Plant Biol (Stuttg) 2005; 7(5): 509-515
DOI: 10.1055/s-2005-865904
Research Paper

Georg Thieme Verlag Stuttgart KG · New York

Single-Family versus Multi-Family Introductions

P. Vergeer1 , L. J. L. van den Berg1 , J. G. M. Roelofs1 , N. J. Ouborg1
  • 1Department of Aquatic Ecology and Environmental Biology, University of Nijmegen, Toernooiveld 1, 6525 ED Nijmegen, The Netherlands
Further Information

Publication History

Received: September 22, 2004

Accepted: May 24, 2005

Publication Date:
15 September 2005 (online)


The early success of plant introduction as a function of source material and habitat quality was tested in Arnica montana to determine whether different introduction strategies could affect plant viability of the introduced population. Plants originating from related (single-family introductions) and unrelated (multi-family introductions) individuals were introduced into undisturbed sites and into sites which were limed, turf cut, or both turf cut and limed. For four consecutive years, we analysed plant performance by measuring survival time, growth, and reproductive capacity. Introduction success was found to be strongly affected by habitat quality. Turf cutting in combination with additional liming significantly increased reproductive capacity and stimulated early flowering. To restore eutrophic and acidified soil conditions, turf cutting with additional liming prior to introduction is recommended. Furthermore, a significant effect of multi-family introductions was observed. Multi-family introductions showed higher introduction success compared to single-family introductions. Although the long-term effects of multi-family introductions will emerge after several generations, the preliminary results suggest multi-family introductions as the most successful introduction strategy.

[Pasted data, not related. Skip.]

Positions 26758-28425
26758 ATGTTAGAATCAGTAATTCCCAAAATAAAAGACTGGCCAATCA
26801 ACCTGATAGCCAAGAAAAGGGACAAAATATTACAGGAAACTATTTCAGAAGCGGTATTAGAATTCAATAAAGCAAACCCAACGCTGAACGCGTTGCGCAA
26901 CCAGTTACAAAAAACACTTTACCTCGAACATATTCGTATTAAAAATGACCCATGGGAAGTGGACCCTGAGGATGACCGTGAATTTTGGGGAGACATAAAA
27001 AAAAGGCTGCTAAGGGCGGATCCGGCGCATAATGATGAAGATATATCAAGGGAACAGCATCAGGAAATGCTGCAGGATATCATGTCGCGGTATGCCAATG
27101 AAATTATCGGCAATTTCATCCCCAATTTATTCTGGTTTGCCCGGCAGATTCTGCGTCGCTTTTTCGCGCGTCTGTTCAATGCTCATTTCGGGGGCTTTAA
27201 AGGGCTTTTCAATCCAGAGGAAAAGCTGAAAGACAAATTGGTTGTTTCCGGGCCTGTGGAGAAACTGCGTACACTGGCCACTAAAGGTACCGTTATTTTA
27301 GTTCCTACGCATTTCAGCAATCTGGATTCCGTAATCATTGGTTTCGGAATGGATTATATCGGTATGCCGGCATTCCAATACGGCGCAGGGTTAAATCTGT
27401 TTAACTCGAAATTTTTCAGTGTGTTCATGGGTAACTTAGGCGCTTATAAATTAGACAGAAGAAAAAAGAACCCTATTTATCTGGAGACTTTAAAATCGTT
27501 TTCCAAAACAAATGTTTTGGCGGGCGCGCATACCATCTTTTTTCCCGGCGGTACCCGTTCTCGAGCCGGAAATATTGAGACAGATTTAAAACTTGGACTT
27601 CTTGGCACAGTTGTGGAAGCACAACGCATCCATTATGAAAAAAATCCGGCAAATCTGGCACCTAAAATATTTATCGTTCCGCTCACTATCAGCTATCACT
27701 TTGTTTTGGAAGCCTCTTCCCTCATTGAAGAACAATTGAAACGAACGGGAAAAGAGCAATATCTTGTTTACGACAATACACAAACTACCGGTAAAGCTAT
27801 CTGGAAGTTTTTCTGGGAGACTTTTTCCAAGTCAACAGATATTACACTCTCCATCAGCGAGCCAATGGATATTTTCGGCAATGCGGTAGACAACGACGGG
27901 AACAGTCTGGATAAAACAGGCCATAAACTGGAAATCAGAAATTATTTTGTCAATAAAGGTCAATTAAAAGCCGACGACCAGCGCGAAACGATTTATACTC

P. Vergeer

School of Biology
University of Leeds

LS2 9JT, Leeds



Editor: J. Knops